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Pandemic rekindles memories of scary times — and a vaccine that brought relief

I remember doubting that a Kool-Aid-tasting dram in a little white paper cup could defeat a disease that could land us in an iron lung, or worse. Nevertheless, I downed the serum.

Staff in a Rhode Island hospital examine a patient in an iron lung tank respirator during a polio epidemic in 1960.
Staff in a Rhode Island hospital examine a patient in an iron lung tank respirator during a polio epidemic in 1960.
CDC

Many of us, mostly septuagenarians by now, have vivid memories of scary times in the 1950s and early ’60s, rekindled by the present pandemic.

As a young boy, all kinds of things scared the bejeebers out of me: crayfish, tornadoes, phony phone calls, murky water, choking on a grape, Nikita Khrushchev, the Wicked Witch of the West — and polio. Mostly polio.

Many of us knew someone — the kid from around the block, a classmate, friend, friend of a friend, relative — who fell victim. I remember at school someone showed us a photo of a child (around our age) lying face up in the dreaded iron lung. I suppose it was meant to scare us straight about the consequences of not washing hands and sharing food. It worked. (Not unlike when a few years later in driver’s education class we were made us watch the films “Death of the Highway” and “Signal 30” that showed actual gruesome aftermaths of fatal car accidents. That worked, too.)

We knew not to pooh-pooh polio, even after the first of Jonas Salk’s mass inoculations came to the rescue a few years earlier and we were made relatively safe. Even after that we stayed on guard and afraid.

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‘Keep your arms at your side’

That’s about the time my family watched a movie called “The Five Pennies,” a semi-autobiographical story of jazz trumpeter Red Nichols. It has to be one of the all-time sure-bet feel-good movies. But one scene scared the daylights out of me. It’s when Nichols’ daughter, Dorothy, contracts polio. In a gut-wrenching scene — it is even now, having watched it again recently after many decades — Nichols, his wife and other parents, gowned and masked, are instructed by a hospital nurse:

“You are about to enter a contagious disease ward. Please be as quiet as possible. Keep your arms at your side. Keep your distance from the patients at all times. Do not touch anything. If you drop anything don’t pick it up. … Please do not touch the patients or any things the patients have been in contact with. Follow me.”

Richard Schwartz
Richard Schwartz
Then the parents walk through a line of children my age lying face-up in their iron lungs.

Only a few years earlier, Mom had to whisk me out of the Orpheum Theatre when the Wicked Witch of the West flashed her green tongue, turned over a humungous hourglass and cackled at a different Dorothy, “This is how much time you have to be alive.” Nothing haunted me as much until I saw those children’s trapped heads protruding from those monstrous contraptions.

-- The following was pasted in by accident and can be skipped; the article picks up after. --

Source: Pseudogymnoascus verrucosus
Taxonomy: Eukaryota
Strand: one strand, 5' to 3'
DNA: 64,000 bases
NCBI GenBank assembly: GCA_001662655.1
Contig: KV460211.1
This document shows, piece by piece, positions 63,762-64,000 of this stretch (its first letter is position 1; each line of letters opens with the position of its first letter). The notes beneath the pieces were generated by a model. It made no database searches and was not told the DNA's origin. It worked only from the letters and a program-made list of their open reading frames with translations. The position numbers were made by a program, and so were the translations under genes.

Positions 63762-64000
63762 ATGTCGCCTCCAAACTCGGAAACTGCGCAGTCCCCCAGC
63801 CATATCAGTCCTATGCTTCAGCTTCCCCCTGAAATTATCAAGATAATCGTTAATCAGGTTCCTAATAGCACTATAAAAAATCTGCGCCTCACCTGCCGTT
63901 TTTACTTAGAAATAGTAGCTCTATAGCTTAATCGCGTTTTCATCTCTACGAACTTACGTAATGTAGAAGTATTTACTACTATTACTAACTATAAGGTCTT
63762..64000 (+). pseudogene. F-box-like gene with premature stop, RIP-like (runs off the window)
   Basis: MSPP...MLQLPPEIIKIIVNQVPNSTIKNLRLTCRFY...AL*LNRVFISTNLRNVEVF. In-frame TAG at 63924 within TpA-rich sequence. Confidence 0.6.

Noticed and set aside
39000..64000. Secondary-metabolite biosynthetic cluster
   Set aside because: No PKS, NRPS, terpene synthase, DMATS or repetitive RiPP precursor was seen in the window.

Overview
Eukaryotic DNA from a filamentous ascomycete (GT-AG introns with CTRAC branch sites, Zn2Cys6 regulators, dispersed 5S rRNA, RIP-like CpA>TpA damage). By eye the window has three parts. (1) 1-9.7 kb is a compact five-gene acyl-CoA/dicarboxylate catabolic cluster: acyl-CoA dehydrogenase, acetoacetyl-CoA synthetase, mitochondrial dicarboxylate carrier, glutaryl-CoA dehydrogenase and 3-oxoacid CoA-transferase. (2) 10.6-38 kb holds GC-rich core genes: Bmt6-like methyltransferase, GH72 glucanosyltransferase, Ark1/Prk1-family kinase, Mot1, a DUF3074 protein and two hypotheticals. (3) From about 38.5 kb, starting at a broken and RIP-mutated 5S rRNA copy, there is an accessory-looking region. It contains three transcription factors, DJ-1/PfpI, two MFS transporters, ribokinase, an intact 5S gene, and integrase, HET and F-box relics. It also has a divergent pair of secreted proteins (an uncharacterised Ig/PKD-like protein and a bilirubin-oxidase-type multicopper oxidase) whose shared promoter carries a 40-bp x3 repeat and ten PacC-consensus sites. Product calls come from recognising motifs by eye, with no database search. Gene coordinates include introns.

On a Sunday morning in 1962, my parents prepared to take my sister and me to our local elementary school for the newest (and first of three) doses of the oral vaccine.

To ease my worried “What if?” mind, Mom had cut out a photograph of a little boy swigging his vaccine from a mini-paper cup on the front page of the Minneapolis Tribune and set it next to my breakfast plate. The caption read, “Tom Hobert, 3, chugged it down.” Probably because it was a Viking football Sunday, the bold print above the photo proclaimed, “Polio Vaccine — Skoal!” That made me feel better. But not much.

Line snaked around the block

I remember how the line of subdued grownups with their children in tow snaked around the block and into our neighborhood school gym. At the front of the line, parents were encouraged to donate 25¢ to help defray the cost of the vaccine for those who couldn’t afford it.

When it was my turn, a nurse let me choose from cherry or lemon.

I remember doubting that a Kool-Aid-tasting dram in a little white paper cup could defeat a disease that could land us in an iron lung, or worse. Nevertheless, I downed the serum.

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“Well, that’s over with,” my mother said confidently. At least that’s how she sounded to me.

Sure enough, her upbeat declaration did the trick. I obsessed less over the iron lung and even occasionally skipped the hand washing and snuck a share of a kosher pickle or gum wad with my buddies.

When two and two come together

But inevitably in every child’s life there comes that harsh wake-up call when two and two come together. In my case it was when Mom’s “Well, that’s over with” only meant “…  for now.”

Which brings me to that “now.”

Polio and COVID-19 are different. We know that. But for those of us who’ve known both, the fear and dread are the same. And that’s mostly what I’m thinking about while I await — still — my family’s, friends’ and my turn to receive the COVID vaccine.

I look forward to a time — soon I hope — when Mom’s comforting words again come to fruition:

“Well. That’s over with.”

At least for now.

Richard Schwartz lives in Minneapolis.

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